Sarah Read takes a similarly real-world situation and drops squarely into the psychological trauma arena with her entry â€˜Golden Averyâ€™, as we follow the narration of an unnamed female college student and her experiences with her roommate, Avery. Having grown up as an obese child, our protagonist has felt the ribbing ire of Avery, who regularly teased and berated her for her weight and appearance during their time at summer camp. Now that theyâ€™ve reached college age, the tables have turned and Avery is the one in the throes of self-loathing, despondent at her ever-increasing waistline and seeming inability to do anything about it, while her erstwhile prey enjoys a svelte figure. The duo soon hatch a shocking and ill-fated plan to take care of Averyâ€™s self-image issues â€“ but no matter what you do, thereâ€™s always something we donâ€™t like about how we look, isnâ€™t there? â€˜Golden Averyâ€™ is nicely written, sporting a narrative tone that sits incongruously against what actually takes place to nicely unsettling effect. Itâ€™s a quick entry that becomes suitably grim and disturbing in the final moments, but feels disappointingly more like a brief revenge fantasy against â€œfat-shamingâ€ than anything more thoughtful by the time itâ€™s over.
â€˜The Hanged Manâ€™, up next, comes from the pen of Steve Rasnic Tem, and relates the story of husband and father Roger â€“ a man still inexplicably living his daily life despite having committed suicide by hanging. Addicted to repeating the act in order to ease a constant sense of disassociation, Roger struggles to maintain both his family life and his physical condition â€“ his head lolls uselessly on hopelessly broken vertebrae while the rest of him pursues a course in gradual breakdown. In keeping with the other entries in this issue of Black Static, Temâ€™s story is also a very short one, but what it lacks in length it makes up for in measures of sadness and regret. Ultimately, itâ€™s a heartfelt examination of actions that weâ€™re simply unable to take back, the ever-shining beacon of hindsight and the importance of living up to responsibility. It also has more to say about our choices beyond that of suicide, touching on issues of addiction and weakness, and the folly of â€œjust this one time.â€ Thereâ€™s little outwardly horrific (beyond of course the idea of a barely functioning dead man going about his everyday business) on show, but more of a focus on a very personal kind of fear that balances out well against the other offerings of this issue.
Finally, this issueâ€™s showpiece (backed up by some excellent cover artwork by Ben Baldwin) arrives in the form of Paul Meloyâ€™s aforementioned â€˜Reclamation Yardâ€™. Longest in length of the fiction works here, itâ€™s also the most imaginatively expansive as it recounts the tale of a young boy named Elliot who is forced to face the world-eating nemesis of his fatherâ€™s written stories, backed up by an army of grotesque yet protective creatures also borne of the same. With his dadâ€™s mental health deteriorating in an aggressive Alzheimerâ€™s-like manner, Elliot discovers that the Lovecraftian antagonist â€“ the Junction Creature â€“ might also be responsible for the affliction, with his fatherâ€™s weakened creative mind no longer able to contain it. With the help of a young girl in a hot air balloon and a mystic trinket in the form of a kaleidoscope, Elliot sets out for an apocalyptic face-off with the beast.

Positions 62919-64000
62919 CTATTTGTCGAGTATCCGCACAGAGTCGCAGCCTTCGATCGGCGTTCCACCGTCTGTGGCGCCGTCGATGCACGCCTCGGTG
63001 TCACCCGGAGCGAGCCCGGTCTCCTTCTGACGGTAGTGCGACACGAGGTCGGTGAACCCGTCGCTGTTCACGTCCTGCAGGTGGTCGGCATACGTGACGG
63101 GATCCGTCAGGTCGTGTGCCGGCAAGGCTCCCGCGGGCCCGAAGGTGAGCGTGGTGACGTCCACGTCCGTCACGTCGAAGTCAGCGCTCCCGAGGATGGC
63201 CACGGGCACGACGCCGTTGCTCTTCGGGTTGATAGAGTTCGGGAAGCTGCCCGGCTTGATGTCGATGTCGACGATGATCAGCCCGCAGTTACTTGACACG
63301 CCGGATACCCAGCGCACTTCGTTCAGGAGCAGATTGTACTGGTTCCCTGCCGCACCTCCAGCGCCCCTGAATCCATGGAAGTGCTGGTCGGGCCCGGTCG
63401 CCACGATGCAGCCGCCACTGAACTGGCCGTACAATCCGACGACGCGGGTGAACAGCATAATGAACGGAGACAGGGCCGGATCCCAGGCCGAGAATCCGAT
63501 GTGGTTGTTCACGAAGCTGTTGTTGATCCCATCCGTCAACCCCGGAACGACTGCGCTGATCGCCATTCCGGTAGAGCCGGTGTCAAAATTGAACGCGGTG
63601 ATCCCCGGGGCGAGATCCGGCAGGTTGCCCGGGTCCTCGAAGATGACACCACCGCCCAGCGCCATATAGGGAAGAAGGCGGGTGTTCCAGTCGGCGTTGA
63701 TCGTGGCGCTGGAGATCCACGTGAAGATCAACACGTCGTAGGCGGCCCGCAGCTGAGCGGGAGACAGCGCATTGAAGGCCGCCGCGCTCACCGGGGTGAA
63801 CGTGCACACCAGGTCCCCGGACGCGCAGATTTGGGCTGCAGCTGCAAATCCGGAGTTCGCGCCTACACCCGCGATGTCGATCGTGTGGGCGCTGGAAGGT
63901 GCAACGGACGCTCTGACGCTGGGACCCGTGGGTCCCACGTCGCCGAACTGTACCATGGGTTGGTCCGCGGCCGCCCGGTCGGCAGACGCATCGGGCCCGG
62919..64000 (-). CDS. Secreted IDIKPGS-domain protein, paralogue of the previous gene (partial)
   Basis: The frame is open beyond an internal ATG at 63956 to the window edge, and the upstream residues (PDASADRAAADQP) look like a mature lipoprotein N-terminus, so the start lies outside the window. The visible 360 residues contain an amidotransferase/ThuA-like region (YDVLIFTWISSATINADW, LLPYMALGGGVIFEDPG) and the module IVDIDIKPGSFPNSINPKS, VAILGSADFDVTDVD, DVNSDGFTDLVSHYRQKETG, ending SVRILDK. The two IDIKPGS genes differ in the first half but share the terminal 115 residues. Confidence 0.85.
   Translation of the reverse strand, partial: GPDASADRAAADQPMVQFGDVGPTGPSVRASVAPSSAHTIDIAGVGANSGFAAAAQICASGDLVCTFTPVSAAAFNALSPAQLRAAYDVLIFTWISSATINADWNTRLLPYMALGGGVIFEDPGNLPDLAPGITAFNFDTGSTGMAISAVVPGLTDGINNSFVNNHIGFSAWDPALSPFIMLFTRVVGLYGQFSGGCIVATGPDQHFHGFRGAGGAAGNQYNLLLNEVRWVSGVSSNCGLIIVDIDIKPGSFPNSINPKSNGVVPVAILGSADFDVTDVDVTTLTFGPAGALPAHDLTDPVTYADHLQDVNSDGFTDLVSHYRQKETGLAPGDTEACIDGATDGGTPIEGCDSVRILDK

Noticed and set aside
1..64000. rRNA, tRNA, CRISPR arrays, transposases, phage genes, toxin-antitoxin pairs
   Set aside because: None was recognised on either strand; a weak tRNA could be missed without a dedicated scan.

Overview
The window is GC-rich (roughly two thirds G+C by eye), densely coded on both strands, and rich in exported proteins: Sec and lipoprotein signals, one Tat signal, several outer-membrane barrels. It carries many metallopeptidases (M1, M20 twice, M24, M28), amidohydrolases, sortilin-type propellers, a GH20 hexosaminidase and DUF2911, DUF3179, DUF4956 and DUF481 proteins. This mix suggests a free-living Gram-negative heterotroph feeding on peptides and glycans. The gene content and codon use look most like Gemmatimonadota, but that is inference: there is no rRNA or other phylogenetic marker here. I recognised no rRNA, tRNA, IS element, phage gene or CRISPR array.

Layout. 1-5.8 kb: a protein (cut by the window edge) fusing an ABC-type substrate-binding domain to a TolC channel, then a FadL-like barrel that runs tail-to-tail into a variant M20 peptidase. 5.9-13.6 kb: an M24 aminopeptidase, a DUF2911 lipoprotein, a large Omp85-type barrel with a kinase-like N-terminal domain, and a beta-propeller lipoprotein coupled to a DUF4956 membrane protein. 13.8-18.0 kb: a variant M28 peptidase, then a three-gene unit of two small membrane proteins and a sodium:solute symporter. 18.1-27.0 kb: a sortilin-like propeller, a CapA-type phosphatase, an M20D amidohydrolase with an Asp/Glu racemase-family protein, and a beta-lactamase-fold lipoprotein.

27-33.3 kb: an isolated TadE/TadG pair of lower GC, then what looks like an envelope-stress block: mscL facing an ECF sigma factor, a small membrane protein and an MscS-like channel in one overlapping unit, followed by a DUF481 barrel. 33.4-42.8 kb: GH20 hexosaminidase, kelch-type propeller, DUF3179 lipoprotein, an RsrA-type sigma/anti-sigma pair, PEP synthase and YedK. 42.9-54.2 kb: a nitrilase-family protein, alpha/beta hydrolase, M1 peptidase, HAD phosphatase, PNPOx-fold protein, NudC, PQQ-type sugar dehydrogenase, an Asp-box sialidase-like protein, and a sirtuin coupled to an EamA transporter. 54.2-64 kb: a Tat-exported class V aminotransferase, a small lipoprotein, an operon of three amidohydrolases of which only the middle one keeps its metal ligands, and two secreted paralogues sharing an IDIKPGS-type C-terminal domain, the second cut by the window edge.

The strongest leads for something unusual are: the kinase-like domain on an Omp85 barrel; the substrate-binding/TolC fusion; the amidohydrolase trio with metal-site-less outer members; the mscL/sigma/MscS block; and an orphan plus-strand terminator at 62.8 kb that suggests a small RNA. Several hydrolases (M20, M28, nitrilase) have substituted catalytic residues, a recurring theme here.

There are so many ideas packed into â€˜Reclamation Yardâ€™ that itâ€™s a wonder that Meloy didnâ€™t decide to take the story to full novel length. Its creativity is consistently captivating, with the wild amalgam of unusual creatures acting as defenders of Elliot and his family all coming to life with admirable aplomb. The utilisation of fantastical imagery such as the girl in the hot air balloon, the magical kaleidoscope MacGuffin, and the climactic battle against all-encompassing evil evoke a young adult fantasy tale by way of Guillermo del Toro, all the while feeling touchingly earnest in its presentation of a sonâ€™s literal (or not â€“ you decide) fight to maintain the stature and memory of a father almost lost to him due to this insidious force. Itâ€™s a strong showing of heart, and while admittedly more saccharine than I would generally prefer, the strength of Meloyâ€™s vision and sense of wonder canâ€™t be denied. â€˜Reclamation Yardâ€™ is highly recommended, even to those who would normally shy away from darker fiction.
An extended selection of reviews of books from horror legend Ramsey Campbell, backed up by a Q&A with the man himself fronts up the usual smorgasbord of well considered DVD/Blu-ray and literature reviews, though reviewer Tony Lee gives an extremely unfavourable and slight opinion of last year’s fantastic The Borderlands. Why, Tony, why???
4 1/2 out of 5